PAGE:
Driver Education Instructors, railroad safety is an important lesson for new drivers. Be sure to share this information with students during classroom discussions on safe driving practices.

Never drive around lowered gates. It’s illegal and can be deadly. If the gates are down, stop and stay in place. Do not cross the tracks until the gates are raised and the lights have stopped flashing.

Never race a train to the crossing. Even if you tie, you lose.

Don’t stop once you start. Only proceed through a highway-rail grade crossing if you’re sure you can completely clear the crossing. If you start over a crossing and the flashing lights or gates start down, don’t freeze; keep going. The warning signals, when first activated, allow enough time to drive over the crossing before the train arrives.

Be aware that trains cannot stop quickly. Even if the engineer sees you, a train moving at 55 mph can take a mile or more to stop. That’s the length of 18 football fields!

Get out of your vehicle if it stalls. If your vehicle stalls on a track while a train is coming, get out immediately and move quickly away from the tracks in the opposite direction the train is traveling. If you run in the same direction as the train, you could be injured by flying debris. Call your local law enforcement agency for assistance.

Do not be fooled. The train you see is closer and moving faster than you think. If you see a train approaching, wait for it to go by before you proceed across the tracks.

Do not get trapped on the tracks. Gates won’t trap you, but a halt in highway traffic flow might. Be sure the traffic ahead of you will not stop and box you in on a track. Also, be aware when pulling up to crossing gates you stop far enough back so if a vehicle behind you fails to stop, your car will not be thrown forward into the train.

Be extra alert at night or in bad weather. Never overdrive your headlights; you may suddenly see a train when you’re going too fast and are too close to stop. About one of every four crossing crashes involves a car driving into a train. Watch for the advance warning sign, slow down and be prepared to stop.

Familiarity breeds contempt. Although you may be familiar with your local crossings, never take train times for granted.

Observe the lifesaving signs and signals. If motorists obeyed all existing traffic laws, there would be virtually no grade crossing collisions. Make sure you understand and follow the railroad safety signs and signals that keep us all safe – they’re there for a reason.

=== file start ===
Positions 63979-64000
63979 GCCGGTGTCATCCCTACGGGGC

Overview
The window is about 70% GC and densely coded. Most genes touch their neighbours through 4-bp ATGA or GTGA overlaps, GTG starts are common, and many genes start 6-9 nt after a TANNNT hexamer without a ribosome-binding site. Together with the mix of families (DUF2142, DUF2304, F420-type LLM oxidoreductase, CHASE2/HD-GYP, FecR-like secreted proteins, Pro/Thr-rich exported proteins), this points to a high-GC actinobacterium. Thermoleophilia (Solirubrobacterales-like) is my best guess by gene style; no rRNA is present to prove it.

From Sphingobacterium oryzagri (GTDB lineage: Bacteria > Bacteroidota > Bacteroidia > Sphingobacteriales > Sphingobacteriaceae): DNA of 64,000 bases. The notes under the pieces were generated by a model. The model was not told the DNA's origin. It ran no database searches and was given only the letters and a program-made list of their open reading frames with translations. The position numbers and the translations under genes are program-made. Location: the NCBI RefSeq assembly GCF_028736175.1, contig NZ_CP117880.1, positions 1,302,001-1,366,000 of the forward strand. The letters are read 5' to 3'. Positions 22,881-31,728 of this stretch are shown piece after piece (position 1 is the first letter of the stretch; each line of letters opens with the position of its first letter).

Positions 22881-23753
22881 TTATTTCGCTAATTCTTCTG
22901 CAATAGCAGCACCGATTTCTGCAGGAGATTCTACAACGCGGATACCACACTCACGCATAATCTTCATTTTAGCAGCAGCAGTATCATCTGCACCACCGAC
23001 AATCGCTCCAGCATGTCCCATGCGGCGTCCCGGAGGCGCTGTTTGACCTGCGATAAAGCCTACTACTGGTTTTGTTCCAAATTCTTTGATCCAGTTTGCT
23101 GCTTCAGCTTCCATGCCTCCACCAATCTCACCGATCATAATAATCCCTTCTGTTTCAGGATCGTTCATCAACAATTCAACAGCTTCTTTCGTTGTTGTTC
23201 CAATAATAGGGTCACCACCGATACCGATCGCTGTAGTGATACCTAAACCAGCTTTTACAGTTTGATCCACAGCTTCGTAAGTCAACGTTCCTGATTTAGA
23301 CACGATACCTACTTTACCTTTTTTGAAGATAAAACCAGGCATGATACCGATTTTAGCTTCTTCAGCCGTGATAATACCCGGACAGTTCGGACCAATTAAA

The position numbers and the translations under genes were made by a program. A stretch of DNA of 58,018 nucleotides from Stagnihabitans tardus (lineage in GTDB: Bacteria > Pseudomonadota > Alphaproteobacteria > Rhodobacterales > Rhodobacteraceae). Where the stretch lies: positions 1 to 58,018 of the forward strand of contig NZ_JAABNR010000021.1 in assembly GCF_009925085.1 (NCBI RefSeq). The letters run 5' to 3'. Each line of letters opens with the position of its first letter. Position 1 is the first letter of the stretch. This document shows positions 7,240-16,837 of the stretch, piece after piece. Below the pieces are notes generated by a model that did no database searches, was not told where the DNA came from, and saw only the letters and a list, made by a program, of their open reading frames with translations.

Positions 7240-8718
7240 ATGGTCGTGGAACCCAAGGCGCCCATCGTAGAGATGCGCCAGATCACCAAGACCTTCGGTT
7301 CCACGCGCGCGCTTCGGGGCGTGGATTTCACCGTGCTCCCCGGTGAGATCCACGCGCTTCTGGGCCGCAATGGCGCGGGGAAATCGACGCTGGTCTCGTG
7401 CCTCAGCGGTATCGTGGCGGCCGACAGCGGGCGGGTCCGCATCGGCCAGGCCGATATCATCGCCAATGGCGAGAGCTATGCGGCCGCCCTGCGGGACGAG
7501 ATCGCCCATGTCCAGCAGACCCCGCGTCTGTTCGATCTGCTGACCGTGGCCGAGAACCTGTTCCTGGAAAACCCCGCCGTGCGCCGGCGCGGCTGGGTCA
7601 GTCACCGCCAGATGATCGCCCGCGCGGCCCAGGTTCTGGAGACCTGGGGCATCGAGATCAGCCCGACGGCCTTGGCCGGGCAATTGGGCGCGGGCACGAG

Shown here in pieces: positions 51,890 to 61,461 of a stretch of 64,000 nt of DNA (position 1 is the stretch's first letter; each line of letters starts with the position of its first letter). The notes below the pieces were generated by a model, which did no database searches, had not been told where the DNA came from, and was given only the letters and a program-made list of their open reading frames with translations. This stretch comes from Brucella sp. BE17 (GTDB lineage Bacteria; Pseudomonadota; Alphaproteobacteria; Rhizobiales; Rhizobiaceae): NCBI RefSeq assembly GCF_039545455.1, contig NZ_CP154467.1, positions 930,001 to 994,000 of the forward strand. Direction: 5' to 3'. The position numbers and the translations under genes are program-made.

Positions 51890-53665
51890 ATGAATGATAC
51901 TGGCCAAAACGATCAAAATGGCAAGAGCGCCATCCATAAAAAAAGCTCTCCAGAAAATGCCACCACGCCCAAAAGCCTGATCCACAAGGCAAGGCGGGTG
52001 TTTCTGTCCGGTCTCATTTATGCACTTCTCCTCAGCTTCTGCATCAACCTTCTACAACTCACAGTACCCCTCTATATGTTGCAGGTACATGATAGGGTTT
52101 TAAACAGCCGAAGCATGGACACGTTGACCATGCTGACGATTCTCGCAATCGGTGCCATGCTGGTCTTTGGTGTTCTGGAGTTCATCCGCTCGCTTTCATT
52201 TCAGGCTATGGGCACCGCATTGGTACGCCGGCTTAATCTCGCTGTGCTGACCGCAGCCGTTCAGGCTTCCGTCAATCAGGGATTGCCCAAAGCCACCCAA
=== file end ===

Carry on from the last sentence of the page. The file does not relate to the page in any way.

Cut out distractions. Turn your cell phone, MP3 players and radio off when you’re near train tracks. Forget texting as it could be a deadly distraction near railroad tracks.

Expect a train on any track at any time. Most trains do not travel on a regular schedule, so anytime is train time. Also, be patient while waiting for a train to pass; darting out just as the train passes may put you in the path of another train on a second track. Wait until the lights stop flashing and the train has completely cleared.

Extra, extra – things to remember. Never make a U-turn in the vicinity of a highway-rail crossing. And, always cross the tracks in low gear; do not change gears while crossing.

Common Causes of Crossing Collisions

  • The driver sees the train coming, but misjudges speed and distance.
  • The driver races the train to the crossing and is either struck by the train or runs into the train’s side.
  • As a train clears a crossing, the driver immediately starts across the tracks without looking for other trains and is struck by a train running on an adjacent track.
  • Driver becomes “too familiar” with a crossing and uses no caution when coming to a crossing.
  • The driver fails to observe and obey the advance railroad warning sign and other warning signs and signals.
  • While driving at night or in an unfamiliar location, the driver travels at a speed too great and cannot stop in time or drives in front of a train.
  • Radio, cell phones and other distractions avert the driver’s attention.
  • Windows of the drivers’ car are frosted or dirty and the driver cannot properly see warning signs or the approaching train.

Fast Facts – Putting it in Perspective

  • About every 90 minutes a vehicle and train collide in the U.S.
  • 94 percent of all grade crossing accidents are caused by risky driver behavior.
  • Most vehicle/train crashes occur at highway-rail grade crossings within 25 miles of the driver’s home.
  • You are 30 times more likely to die in a collision with a train than a collision with another automobile.
  • Approximately half of all railroad crossing incidents occur when gates and flashing lights or other active warning devices are present and operational.
  • 64 percent of all collisions take place during the daylight hours.
  • Nearly half of all highway-rail crashes occur when the train is traveling under 30 mph.
  • One in five people do not know the full meaning of the Crossbuck sign (slow down, look and listen).